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How Academia Resembles a Drug Gang

How Academia Resembles a Drug Gang
In 2000, economist Steven Levitt and sociologist Sudhir Venkatesh published an article in the Quarterly Journal of Economics about the internal wage structure of a Chicago drug gang. This piece would later serve as a basis for a chapter in Levitt’s (and Dubner’s) best seller Freakonomics. [1] The title of the chapter, “Why drug dealers still live with their moms”, was based on the finding that the income distribution within gangs was extremely skewed in favor of those at the top, while the rank-and-file street sellers earned even less than employees in legitimate low-skilled activities, let’s say at McDonald’s. They calculated 3.30 dollars as the hourly rate, that is, well below a living wage (that’s why they still live with their moms). [2] With a constant supply of new low-level drug sellers entering the market and ready to be exploited, drug lords can become increasingly rich without needing to distribute their wealth towards the bottom. Academia as a Dual Labour Market Like this:

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How to Write a Research Statement Task #1: Understand the Purpose of the Research Statement The primary mistake people make when writing a research statement is that they fail to appreciate its purpose. The purpose isn’t simply to list and briefly describe all the projects that you’ve completed, as though you’re a museum docent and your research publications are the exhibits. “Here, we see a pen and watercolor self-portrait of the artist. Study finds that Ph.D.s who write interdisciplinary dissertations earn less Everyone, it seems, loves the idea of scholars interdisciplinary work. But does academe reward those -- particular young scholars -- who actually do it? A new study, based on data from all people who earned Ph.D.s in 2010, suggests the opposite. In the year after earning their doctorates, those in the cohort who did interdisciplinary dissertations earned, on average, $1,700 less than those who completed dissertations in a single field. The study was conducted by Kevin M.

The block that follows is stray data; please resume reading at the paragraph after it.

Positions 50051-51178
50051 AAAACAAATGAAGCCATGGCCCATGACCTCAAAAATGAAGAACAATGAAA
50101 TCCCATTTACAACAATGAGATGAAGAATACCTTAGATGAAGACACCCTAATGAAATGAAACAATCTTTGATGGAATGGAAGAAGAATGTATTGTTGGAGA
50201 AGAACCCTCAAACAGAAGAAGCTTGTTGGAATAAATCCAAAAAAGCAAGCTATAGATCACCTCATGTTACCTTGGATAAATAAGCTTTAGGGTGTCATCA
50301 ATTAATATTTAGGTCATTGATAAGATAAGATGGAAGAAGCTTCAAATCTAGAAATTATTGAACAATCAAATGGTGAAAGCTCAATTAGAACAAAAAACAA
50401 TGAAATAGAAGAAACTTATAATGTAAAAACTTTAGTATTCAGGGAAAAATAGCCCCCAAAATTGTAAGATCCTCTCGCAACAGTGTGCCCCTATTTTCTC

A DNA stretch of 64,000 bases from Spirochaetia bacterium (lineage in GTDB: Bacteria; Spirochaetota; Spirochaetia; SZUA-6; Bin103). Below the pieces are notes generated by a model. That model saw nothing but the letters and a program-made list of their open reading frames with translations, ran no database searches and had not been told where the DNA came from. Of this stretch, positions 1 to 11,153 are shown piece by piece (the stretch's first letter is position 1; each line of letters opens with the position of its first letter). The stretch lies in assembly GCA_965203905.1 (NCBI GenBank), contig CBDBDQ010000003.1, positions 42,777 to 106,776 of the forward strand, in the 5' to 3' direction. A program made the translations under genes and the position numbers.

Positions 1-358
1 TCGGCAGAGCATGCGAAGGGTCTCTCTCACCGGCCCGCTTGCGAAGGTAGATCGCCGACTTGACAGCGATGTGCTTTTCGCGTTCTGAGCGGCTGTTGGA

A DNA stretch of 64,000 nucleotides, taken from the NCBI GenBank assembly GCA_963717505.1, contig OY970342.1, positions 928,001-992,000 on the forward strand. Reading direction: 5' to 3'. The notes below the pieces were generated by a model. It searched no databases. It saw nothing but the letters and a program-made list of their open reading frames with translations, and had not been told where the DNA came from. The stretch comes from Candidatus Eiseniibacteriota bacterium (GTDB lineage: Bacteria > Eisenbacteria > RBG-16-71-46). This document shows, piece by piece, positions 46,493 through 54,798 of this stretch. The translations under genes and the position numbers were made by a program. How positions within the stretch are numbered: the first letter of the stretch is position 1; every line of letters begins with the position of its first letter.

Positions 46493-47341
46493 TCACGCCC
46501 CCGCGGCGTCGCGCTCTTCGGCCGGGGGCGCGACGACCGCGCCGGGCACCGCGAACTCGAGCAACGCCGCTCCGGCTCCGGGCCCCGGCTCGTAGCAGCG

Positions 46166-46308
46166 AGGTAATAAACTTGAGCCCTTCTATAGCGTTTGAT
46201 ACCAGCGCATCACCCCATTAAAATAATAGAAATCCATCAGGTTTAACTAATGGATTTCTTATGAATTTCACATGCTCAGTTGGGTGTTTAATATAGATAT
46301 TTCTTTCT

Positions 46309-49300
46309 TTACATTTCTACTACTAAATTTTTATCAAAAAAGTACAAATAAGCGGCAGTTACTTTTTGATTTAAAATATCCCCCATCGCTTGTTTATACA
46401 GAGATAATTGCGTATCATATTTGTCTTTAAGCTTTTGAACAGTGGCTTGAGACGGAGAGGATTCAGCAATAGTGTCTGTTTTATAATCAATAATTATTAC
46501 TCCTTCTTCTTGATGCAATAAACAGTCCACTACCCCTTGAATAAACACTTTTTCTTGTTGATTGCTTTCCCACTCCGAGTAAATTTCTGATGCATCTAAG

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Universities should do more to keep women in science, say MPs Andrew Miller MP, Chair of the Committee, said: "It is astonishing that women still remain under-represented at professorial levels in academia across every scientific discipline. It’s time for universities to pull their socks up.”Some universities are doing a great job at improving working conditions for women scientists, but others are not. The system of short term contracts is hugely off-putting for many women scientists. More standardisation is required across the whole higher education sector and that is why we have called for Government, universities and research councils to review the academic careers structure, so that talented women, and men, can have more stable career pathways."

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